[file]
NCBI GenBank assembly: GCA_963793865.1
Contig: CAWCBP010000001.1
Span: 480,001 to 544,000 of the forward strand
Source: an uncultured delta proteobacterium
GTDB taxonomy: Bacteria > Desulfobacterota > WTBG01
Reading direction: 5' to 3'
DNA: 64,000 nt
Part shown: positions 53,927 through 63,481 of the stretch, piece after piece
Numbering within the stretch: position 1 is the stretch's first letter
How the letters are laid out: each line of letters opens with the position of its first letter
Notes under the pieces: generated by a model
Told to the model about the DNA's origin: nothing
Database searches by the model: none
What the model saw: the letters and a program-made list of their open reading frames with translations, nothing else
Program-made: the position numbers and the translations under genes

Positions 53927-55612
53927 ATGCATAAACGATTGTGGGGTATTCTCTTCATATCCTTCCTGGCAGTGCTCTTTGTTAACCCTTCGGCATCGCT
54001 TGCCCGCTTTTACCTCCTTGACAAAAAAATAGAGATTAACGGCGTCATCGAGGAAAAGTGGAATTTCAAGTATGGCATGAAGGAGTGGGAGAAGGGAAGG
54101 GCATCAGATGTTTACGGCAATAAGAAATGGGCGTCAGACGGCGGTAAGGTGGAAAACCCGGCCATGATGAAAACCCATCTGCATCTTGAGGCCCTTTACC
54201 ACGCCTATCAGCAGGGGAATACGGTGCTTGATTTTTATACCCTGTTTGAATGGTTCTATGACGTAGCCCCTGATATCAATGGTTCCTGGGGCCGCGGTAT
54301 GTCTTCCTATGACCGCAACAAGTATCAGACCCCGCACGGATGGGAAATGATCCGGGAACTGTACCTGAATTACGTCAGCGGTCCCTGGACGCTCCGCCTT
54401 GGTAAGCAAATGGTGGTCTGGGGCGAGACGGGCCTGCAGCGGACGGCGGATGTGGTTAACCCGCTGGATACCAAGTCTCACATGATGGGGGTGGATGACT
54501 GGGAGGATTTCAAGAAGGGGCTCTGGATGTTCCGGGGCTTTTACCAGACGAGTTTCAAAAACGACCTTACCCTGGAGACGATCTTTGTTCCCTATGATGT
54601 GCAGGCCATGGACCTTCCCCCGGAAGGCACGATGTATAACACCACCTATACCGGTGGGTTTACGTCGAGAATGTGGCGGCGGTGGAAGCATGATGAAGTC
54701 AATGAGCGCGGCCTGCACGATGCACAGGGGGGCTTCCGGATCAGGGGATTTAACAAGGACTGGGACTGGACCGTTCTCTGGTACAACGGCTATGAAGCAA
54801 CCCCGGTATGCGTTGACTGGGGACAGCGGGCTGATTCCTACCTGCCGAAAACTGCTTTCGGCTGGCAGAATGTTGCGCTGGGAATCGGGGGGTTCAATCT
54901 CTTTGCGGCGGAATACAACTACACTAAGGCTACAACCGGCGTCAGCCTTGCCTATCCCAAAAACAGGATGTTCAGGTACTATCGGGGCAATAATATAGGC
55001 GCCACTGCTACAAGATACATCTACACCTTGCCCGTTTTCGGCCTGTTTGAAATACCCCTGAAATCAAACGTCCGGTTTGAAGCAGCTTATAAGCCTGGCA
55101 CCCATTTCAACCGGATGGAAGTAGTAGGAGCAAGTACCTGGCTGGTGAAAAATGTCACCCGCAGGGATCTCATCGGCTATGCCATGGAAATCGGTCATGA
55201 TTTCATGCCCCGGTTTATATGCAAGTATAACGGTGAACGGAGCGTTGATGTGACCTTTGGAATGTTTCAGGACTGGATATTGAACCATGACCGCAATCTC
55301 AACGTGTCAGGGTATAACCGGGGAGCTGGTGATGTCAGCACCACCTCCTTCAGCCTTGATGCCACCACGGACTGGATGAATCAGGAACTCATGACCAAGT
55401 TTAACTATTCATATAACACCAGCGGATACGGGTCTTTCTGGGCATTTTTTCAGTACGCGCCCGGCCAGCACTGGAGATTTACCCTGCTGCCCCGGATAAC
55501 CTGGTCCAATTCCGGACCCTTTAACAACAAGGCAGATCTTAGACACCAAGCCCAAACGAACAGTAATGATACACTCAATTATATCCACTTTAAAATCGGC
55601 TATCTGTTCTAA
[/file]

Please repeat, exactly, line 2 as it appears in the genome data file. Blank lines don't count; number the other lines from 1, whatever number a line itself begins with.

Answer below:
Contig: CAWCBP010000001.1